Over the last five years, I’ve made a renewed effort at writing, something I loved as a kid but let slip in favor of more practical pursuits. [Translation: I gave up what I really wanted in favor of what others wanted for me.] Having no idea what I’m doing, I’ve read a lot of books on writing and creativity, trying to avoid specifics on writing and storytelling mechanics in favor of tips and tricks on the creative process. This book caught my eye on Amazon, and after having it on my wishlist for several months, I finally went for it.
Austin Kleon follows his own advice in Steal Like an Artist, stealing liberally from a lot of smart people, from Shakespeare and Goethe (who supplied the title to this post) to Bowie and Jay-Z, while adding his own perspective on the material. I’ve read most of what he offers here, but I liked his style, and I liked his emphasis on some things that I know but have a hard time remembering. In particular, “Write what you want to read.” and “Be boring. (It’s the only way to get work done.”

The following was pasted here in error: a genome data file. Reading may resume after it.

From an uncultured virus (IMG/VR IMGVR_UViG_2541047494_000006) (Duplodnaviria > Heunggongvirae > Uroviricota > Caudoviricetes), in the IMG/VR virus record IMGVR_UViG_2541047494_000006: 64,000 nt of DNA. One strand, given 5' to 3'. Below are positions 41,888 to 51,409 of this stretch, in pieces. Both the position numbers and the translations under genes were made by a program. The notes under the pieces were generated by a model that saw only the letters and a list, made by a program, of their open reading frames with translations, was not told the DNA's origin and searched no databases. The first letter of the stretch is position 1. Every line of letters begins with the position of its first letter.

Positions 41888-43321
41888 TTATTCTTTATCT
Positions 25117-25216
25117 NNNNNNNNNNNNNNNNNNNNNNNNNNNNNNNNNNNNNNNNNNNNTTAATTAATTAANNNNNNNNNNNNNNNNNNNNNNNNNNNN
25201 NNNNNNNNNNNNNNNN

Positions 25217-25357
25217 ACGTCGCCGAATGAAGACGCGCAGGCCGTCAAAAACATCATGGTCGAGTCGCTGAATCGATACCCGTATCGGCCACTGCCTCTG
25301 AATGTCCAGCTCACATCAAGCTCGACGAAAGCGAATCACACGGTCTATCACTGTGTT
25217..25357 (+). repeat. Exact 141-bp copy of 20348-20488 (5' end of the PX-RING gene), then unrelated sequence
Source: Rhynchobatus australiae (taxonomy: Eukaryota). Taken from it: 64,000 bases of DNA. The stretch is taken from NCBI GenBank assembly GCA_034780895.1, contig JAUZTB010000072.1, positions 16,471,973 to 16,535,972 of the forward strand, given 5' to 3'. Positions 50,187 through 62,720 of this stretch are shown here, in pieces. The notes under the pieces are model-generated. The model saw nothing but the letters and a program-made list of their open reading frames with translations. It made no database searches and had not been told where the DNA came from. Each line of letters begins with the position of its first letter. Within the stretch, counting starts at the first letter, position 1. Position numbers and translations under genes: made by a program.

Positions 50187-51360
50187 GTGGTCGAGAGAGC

It’s a quick read, took me all of about 30 minutes to read 140 pages formatted in roughly the size and shape of a toddler’s board book. It’s slight and pithy, and that’s perfectly fine. I enjoyed the artwork and photographs, and I especially liked the bits of his own poetry, which he creates by taking snips of newspaper articles and blacking out everything but the few words he wants to use. I’m sure it’s not a completely original idea, but I haven’t seen it before, and I liked it.
All in all, it’s the kind of book that looks cute on the coffee table and is easy to pick up and pop open when I need a reminder or a pep talk.